This thesis explores the interplay between practices of activism and planning through a focus on place. By developing an understanding of place as a multi-situated and multi-scalar concept, I show how a theoretical approach based on a revision of the concept of place can bridge and contribute to both the fields of anthropology of planning and of social movements. Providing a series of insights into the Milanese urban periferia (outskirts) this research argues that activism and planning are continuously engaged in redefining the field of political action. Based on ethnographic fieldwork, archival and historical research, my work shows the empirical interplay between planning and politics as a central arena for the shaping of broader historical and geographical tensions. A number of controversies and episodes of protest are examined to illustrate the experiences of activists and citizens involved across different periods of contemporary Milanese history. I approached these events as elements of place-making; processes where different subjectivities, practices and ideas come together as transformative, ever-changing instances.
The neighbourhood of Quarto Oggiaro in the extreme outskirts of the city has provided a setting for fieldwork research to address the idea of the anthropological places as the result of a mutual constitution between myself as the researcher and the people I encountered in the field who were engaged in defining their environment. This approach resulted central to producing collaborative processes and for unfolding a relational interpretation of places. By engaging with these experiences this thesis demonstrates the need for examining the categories and practices of political and planning imagination and the multiple practices of world-making to make a significant contribution to understanding the human and social contexts of modern urban realities.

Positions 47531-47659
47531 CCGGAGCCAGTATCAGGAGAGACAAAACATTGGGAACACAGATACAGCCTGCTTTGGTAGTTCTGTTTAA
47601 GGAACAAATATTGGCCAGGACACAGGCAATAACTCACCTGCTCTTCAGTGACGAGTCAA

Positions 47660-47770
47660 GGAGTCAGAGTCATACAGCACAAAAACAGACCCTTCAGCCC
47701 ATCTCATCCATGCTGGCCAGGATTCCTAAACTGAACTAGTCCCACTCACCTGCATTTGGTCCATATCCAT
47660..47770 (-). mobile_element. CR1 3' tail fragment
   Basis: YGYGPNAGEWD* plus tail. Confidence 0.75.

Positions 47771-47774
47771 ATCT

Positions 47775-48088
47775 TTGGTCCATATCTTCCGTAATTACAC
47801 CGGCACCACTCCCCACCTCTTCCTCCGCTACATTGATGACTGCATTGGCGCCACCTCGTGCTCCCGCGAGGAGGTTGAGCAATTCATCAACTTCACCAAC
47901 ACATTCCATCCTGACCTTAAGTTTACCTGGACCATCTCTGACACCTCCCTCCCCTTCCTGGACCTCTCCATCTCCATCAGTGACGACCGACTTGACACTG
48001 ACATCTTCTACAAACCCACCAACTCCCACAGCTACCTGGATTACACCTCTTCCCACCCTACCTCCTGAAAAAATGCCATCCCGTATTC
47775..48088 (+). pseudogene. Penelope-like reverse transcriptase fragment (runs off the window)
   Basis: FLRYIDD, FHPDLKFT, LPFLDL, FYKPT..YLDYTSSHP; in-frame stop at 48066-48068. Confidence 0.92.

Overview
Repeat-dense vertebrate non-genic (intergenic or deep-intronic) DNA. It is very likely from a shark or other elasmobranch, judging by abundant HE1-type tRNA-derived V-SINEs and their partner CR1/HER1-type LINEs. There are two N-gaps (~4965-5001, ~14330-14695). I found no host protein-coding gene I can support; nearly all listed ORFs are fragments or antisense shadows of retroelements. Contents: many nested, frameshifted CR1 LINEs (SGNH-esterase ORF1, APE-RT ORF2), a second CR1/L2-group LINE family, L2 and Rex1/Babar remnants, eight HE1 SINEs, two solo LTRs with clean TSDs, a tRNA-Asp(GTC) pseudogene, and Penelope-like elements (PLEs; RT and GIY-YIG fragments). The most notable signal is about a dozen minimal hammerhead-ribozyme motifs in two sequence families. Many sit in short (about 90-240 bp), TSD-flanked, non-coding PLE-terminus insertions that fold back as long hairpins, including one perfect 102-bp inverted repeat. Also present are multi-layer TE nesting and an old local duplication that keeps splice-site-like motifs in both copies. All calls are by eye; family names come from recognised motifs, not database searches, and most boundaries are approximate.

A Doctoral Thesis. Submitted in partial fulfilment of the requirements for the award of Doctor of Philosophy of Loughborough University.